Emma hesitated, and exchanged a wary look with Callie.  “Okay, but don’t take long.”

“I won’t,” Trixie promised.

Emma and Callie headed towards the young men, while Trixie edged around a column and leaned her head against it, taking several deep breaths.  She’d positioned herself so she could see her friends, but they couldn’t see her.  She concentrated on her spying activities until she felt a tap on her shoulder.

“Why is the most beautiful girl in the room slinking around instead of dancing?”

Trixie turned to see a gorgeous, well-built guy with olive skin and deep brown eyes, which were dancing with delight as he grinned at her.  She crooked a brow.  “And what do you hope to gain from your flattery tonight, Tommy?”

Voice dripping with lust, Tommy replied, “An introduction to Troy’s tall, dark and handsome friend.”

Trixie smacked him hard across the chest. “Tomás!  That’s my favorite big brother!”

Tommy’s interest was piqued.  “The med student?”

“Yes.”  The one word managed to sound like a reprimand.

“Are you sure he’s straight?  Maybe he just doesn’t want to disillusion his innocent, adoring little sister.”  Tommy’s smirk let her know he was more teasing than serious, but she detected a lingering shred of hope that his words were true.  He draped an arm around her shoulder and batted his eyelashes.

She glared at him.  “You’re obnoxious.”

“I know.  But you’re dodging… you still haven’t answered my question.”

“About Brian being gay?”

“No,” he chuckled.  “About why you’re hiding behind the column instead of talking to your favorite big brother.”

Trixie sighed and leaned her head on his shoulder.  “Just trying to get my temper under control so I don’t make a huge scene and claw Tiffaney’s eyes out.”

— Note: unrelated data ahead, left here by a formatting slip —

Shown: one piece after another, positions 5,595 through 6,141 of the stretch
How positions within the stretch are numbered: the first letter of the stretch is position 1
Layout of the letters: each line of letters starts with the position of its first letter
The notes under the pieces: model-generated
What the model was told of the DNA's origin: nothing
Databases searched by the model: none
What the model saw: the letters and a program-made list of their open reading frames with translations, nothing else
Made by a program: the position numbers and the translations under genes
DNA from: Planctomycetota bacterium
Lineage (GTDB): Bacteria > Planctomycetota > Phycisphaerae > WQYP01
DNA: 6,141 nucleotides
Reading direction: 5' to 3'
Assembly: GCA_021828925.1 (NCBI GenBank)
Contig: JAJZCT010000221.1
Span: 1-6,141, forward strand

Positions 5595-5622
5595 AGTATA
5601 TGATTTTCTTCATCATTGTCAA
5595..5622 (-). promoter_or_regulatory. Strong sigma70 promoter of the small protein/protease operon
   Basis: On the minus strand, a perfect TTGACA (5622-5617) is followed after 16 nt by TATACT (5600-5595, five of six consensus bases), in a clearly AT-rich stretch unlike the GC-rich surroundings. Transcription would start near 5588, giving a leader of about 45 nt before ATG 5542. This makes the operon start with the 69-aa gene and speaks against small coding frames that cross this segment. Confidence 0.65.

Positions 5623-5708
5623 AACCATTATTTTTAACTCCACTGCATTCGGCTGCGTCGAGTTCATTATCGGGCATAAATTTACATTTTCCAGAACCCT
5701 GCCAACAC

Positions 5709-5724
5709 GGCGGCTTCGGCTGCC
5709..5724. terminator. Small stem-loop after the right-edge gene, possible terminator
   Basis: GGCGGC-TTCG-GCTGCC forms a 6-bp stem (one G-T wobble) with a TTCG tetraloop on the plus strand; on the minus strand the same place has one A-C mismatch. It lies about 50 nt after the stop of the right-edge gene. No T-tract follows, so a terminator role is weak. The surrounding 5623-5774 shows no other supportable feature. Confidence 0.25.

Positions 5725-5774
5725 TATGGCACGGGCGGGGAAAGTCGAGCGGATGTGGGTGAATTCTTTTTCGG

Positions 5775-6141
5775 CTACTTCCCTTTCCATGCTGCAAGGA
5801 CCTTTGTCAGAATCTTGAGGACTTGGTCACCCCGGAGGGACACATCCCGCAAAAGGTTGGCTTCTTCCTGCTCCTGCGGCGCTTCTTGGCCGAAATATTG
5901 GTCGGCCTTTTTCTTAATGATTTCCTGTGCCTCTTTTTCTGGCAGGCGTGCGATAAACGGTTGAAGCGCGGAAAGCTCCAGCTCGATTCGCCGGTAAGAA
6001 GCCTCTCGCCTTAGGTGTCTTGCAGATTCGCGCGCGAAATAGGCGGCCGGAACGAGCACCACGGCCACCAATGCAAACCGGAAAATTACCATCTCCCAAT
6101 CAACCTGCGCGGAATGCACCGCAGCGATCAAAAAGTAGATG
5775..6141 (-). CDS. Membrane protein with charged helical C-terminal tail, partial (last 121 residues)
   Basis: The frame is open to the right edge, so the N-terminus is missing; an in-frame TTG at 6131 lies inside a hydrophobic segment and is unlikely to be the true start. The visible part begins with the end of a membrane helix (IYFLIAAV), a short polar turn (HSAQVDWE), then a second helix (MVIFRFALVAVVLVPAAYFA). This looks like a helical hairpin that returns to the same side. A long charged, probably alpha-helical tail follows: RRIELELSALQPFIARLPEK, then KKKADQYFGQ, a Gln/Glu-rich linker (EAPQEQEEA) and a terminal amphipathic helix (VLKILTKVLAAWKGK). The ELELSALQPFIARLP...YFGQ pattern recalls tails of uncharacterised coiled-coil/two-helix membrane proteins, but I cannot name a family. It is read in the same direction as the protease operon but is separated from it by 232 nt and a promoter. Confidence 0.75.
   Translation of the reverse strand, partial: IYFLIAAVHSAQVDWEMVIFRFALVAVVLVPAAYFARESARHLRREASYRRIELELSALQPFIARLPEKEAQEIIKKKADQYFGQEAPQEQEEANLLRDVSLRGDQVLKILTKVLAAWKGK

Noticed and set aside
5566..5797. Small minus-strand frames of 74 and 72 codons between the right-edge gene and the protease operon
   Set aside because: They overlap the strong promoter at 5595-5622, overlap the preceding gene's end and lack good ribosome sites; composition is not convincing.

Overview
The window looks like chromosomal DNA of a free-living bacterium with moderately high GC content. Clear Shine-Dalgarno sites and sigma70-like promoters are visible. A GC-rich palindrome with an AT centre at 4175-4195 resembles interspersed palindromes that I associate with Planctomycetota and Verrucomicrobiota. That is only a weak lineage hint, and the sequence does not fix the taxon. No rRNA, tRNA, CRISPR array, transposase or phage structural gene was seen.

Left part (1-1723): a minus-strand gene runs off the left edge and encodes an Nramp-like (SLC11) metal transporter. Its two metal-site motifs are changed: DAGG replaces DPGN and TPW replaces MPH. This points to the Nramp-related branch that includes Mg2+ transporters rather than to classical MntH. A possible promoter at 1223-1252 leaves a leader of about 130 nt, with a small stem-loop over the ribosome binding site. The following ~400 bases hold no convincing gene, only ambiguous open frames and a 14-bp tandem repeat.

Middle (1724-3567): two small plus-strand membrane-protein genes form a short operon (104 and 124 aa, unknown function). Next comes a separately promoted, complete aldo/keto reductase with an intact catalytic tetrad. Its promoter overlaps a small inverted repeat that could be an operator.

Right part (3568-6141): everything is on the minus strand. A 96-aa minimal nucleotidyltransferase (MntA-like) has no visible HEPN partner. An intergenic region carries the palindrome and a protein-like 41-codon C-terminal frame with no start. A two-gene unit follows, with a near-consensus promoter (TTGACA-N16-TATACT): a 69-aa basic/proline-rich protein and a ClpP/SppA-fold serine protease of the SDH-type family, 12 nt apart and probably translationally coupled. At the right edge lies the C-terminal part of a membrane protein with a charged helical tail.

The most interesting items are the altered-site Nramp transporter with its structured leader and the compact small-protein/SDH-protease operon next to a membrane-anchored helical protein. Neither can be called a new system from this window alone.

Tommy glanced toward Troy and crew.  “Hmmm… so the hot redhead currently wearing the blonde bimbo – and shooting jealous daggers my way, I might add – must be none other than the famous Mr. Wonderful, huh?”

“Jealous daggers?”  She looked up at him with big, hopeful eyes.

The hopeful look was too much for Tommy.  “How can I help, Trix?  Should I decapitate the witch?”  He leaned down and whispered in her ear, “Or should I just keep making him jealous?”

Trixie chewed her lip, indecisive.  Then she shook her head.  “No, I’ll take care of him.  Once I get him away from Tiffaney, though… any evil plans you want to make to keep her from going near him again would be appreciated.”

Tommy laughed out loud.  “You got it!”

Trixie threaded her arm through his and dragged him in the direction of her target.  “Come meet my friends.”

 

 

 

Meanwhile…

Although Emma had been reluctant to leave Trixie, she was quite eager to reach Troy.  Callie attempted to contain her amusement.

Looking up and seeing them coming, a wide smile lit Troy’s face.  “Emma!”

Emma returned the smile.  “Hello, Troy.”  She nodded to the dark-haired man beside him.  “Hi, Brian.  I don’t believe you’ve met Callie.”

Troy looked at her in surprise.  “You know Brian?”

Brian smiled.  “Nice to meet you, Callie.  For all Troy’s talk about Emma, I didn’t realize he was talking about Trixie’s Emma.”

Callie smiled back.  “Likewise.  When Emma mentioned Troy’s roommate James, I didn’t know it was Trixie’s Jim.”

Jim blushed until his face matched his hair.  Brian and Callie exchanged a look of wicked glee, instantly becoming partners in crime for the evening.  Emma cleared her throat uncomfortably.  “Well, we haven’t met Jim yet.”

Disengaging his arm from Tiffaney with difficulty, Jim reached out to shake her hand.  “I’ve heard so much about you; it’s a pleasure to finally meet you, Emma.”

Emma smiled graciously.  “You too, Jim.”

Callie reached over to shake Jim’s hand next.  “I must say, Trixie’s description didn’t do you justice.”